This article was originally published on SheKnows.com—the #1 women's lifestyle digital media company, with a mission of women inspiring women—as "6 Surprising Things That May Be Causing Stinky Dog Breath," and is reposted with permission from the author.
If your pup's breath is smelling a little less sweet lately, we may know why.
Have you ever woken up to Saturday morning puppy kisses and ended up with more “ick, that stinks!” than “awwww, that’s cute”? You’re not alone. “Certainly 'eau de doggie breath' isn’t going to make it as a cologne any time soon,” jokes veterinarian Dr. Christie Long in her tips for assessing your dog’s health at home, “but it should smell mostly benign." When that breath veers off into the “eww, that stinks" range, you’re likely missing a problem.
“Almost without exception there is a cause for the bad breath,” Dr. Jennifer Quammen, a veterinarian and coach from High Performance Living LLC, told us. “Although it isn’t always the teeth and/or gums.” In fact, while only a few non-medical things might lead to bad breath, a number of hidden and hard-to-detect conditions can cause bad breath in otherwise healthy-seeming dogs.
1. If what goes in stinks...
Perhaps easiest to handle is what your dog is eating. “Some things dogs eat that make their breath bad include feces (visiting the cat’s litter box) and dead animals/carrion. Some diets (especially fish-based diets) can cause unpleasant odors in the mouth,” notes Quammen, but other causes can be much more sinister. Also important to note is this isn’t a hard and fast rule — my own Italian greyhound, Fiona, is an avid poop eater and her breath is roses compared to our terrier mix Liza who has a major underbite.
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2. Follow the teeth...
I know, thinking about dental issues in your dog makes you about as excited as Ron was to “follow the spiders.” Unfortunately, the likelihood of smell being a sign of dental disease is pretty high. It’s estimated that 80 percent of dogs develop a form of dental disease by age 3. (Source: DVMmultimedia.com medical handout)
“It’s probably actually more correct to say that when your dog’s breath smells like an open sewer, he has needed a dental cleaning and examination for quite some time, notes Long’s "5 Signs That Your Dog Needs Dental Work." So don’t forget to brush your pup’s teeth and schedule regular checkups with your veterinarian, even when everything seems great. Your vet can tell you how often Fido should be getting cleanings and the exam looks for other hard-to-spot problems that can cause bad breath. (Don’t miss PetCoach’s "6 Things Every Dog Owner Should Know About Dental Care.")
3. When the wrong end smells of urine...
Kidney disease is hard to detect in most dogs and many of its symptoms are easy to overlook. Dogs that are in kidney failure often have the odor of urine on their breath, Long told us. That’s because the waste products that the kidneys should be filtering are building up in the bloodstream. You’ll very likely notice other signs as well, including increased thirst, increased urination, decreased appetite and vomiting. If you detect this odor on your dog’s breath or notice these signs, take him in to your veterinarian immediately.
4. Your dog’s suddenly a mouth-breather...
Dogs that experience sinus and breathing challenges may be more likely to breathe through their mouths, notes Long. While this doesn’t exactly cause bad breath, it may make underlying dental issues and halitosis more obvious to those close by.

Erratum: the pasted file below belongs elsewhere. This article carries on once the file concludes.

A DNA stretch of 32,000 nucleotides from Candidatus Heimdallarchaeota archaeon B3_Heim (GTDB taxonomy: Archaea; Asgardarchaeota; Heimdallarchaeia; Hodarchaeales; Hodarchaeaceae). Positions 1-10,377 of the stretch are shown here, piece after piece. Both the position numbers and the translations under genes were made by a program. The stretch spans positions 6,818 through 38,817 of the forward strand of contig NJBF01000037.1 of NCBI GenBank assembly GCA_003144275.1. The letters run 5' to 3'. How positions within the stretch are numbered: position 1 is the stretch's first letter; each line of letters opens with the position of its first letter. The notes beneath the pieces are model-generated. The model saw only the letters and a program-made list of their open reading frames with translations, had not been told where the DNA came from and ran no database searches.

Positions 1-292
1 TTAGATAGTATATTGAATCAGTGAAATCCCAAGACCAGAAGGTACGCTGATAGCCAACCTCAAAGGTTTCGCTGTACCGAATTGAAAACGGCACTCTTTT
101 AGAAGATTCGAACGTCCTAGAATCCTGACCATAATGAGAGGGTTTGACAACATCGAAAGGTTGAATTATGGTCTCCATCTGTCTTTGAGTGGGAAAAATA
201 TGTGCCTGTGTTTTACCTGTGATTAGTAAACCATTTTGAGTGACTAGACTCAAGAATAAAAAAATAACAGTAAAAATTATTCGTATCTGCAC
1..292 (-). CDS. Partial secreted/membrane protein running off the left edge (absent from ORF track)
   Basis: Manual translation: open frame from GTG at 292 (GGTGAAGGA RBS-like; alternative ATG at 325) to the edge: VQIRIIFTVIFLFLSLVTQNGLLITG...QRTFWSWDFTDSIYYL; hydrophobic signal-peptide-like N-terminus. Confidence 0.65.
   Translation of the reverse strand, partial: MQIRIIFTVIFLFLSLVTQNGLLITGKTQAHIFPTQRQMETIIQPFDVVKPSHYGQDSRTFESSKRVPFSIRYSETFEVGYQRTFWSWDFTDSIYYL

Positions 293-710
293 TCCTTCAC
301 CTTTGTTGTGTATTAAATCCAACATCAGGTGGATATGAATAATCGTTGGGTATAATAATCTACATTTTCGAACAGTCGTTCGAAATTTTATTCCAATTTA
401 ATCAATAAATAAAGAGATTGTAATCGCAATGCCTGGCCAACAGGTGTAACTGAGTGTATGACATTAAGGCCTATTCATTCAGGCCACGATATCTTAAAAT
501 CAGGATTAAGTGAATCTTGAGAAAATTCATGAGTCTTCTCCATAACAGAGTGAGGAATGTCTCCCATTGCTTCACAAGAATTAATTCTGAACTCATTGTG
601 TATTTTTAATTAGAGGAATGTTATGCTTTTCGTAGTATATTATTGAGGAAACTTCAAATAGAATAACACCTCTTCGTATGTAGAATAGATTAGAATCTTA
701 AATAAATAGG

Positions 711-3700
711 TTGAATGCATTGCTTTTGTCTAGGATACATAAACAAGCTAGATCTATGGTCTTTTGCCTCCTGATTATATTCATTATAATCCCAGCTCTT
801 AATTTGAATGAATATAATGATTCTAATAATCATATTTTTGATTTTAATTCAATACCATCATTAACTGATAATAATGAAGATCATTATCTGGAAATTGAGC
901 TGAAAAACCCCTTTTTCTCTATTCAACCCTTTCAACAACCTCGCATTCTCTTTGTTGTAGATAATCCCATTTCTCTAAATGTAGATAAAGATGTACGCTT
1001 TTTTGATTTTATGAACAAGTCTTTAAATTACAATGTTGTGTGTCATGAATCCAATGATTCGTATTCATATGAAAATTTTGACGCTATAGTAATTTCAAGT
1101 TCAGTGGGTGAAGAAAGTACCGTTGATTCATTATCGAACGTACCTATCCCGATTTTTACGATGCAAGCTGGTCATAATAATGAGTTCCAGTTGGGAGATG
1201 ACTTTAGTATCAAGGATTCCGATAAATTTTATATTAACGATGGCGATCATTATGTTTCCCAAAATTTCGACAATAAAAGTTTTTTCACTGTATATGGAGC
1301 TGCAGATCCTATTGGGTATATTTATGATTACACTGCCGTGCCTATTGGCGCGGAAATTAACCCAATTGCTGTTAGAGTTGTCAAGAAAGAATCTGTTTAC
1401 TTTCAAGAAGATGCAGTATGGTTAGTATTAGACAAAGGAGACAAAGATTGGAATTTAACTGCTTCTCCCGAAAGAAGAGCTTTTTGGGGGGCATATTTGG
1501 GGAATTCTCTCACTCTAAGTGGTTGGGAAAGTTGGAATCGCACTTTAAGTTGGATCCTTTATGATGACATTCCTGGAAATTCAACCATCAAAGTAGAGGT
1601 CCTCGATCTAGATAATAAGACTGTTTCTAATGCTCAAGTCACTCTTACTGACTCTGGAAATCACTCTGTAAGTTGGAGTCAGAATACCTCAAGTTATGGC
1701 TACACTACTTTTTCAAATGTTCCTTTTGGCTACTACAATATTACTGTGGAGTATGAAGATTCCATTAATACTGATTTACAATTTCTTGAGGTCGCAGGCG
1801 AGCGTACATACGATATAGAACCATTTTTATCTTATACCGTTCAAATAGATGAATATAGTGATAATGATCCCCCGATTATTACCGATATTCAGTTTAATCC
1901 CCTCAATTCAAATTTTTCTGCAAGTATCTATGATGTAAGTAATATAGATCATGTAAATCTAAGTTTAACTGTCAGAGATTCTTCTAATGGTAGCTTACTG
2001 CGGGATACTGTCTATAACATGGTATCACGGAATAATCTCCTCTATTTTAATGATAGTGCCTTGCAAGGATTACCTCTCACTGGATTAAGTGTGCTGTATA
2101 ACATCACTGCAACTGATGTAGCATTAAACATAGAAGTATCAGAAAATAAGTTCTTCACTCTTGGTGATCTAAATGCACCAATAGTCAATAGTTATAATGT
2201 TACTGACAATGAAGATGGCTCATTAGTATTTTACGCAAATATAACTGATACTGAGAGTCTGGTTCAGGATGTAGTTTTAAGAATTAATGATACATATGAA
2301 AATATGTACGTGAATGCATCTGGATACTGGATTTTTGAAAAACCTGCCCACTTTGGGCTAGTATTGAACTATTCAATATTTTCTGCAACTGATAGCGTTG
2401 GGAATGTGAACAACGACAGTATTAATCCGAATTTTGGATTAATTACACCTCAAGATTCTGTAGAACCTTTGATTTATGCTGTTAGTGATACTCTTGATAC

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5. Something is getting stuck where it shouldn’t...
Puppies and dogs explore the world with their mouths, which can sometimes cause challenges — or make existing ones more obvious. “I have come across dogs who have had pieces of toys, sticks or hair caught in their mouth, teeth and gums,” says Quammen. “One (somewhat common) problem is hair caught in the teeth secondary to skin itching or irritation (caused by fleas or allergies): The dog is chewing itself because its skin is inflamed and simply getting the hair caught in the teeth secondary to this chewing. The pet comes in because the ‘breath is bad’ and we wind up finding allergies as the underlying cause.”
Of course, sometimes a foreign body or toxin is the underlying issue, not just a symptom. (Mouth injuries caused by sticks are fairly commonplace and can be severe.) So be sure to give your veterinarian a call if you think your dog’s eaten or played with something that could cause injury.
6. An odor of acetone could spell ketoacidosis...
This last one is the least likely to appear with a “healthy-seeming” dog, but is an important and notable change to your pup’s breath that could spell big trouble. The first signs of diabetes, including increased thirst and urination, can look like several other problems in dogs or may not be noticed at all. Unfortunately, this means that diabetes may not be diagnosed until it’s severe without regular checkups and blood work. If diabetes goes undiagnosed for a period of time, complications of diabetes might cause changes to your pup's breath. If you smell a sweet odor that reminds you of acetone nail polish remover, your dog may be experiencing a serious complication of diabetes known as ketoacidosis. “If you notice this in your dog, seek veterinary care immediately,” warns Long.
If you’re one of those pet parents who avoid smelling their dog’s breath at all costs, maybe it’s time to change that. Go ahead, inhale deeply. If you smell something undeniably repulsive, congratulations! You may just be helping your vet catch a problem a lot earlier than they otherwise would have — which is your best shot of keeping your dog happy and healthy with you as long as possible.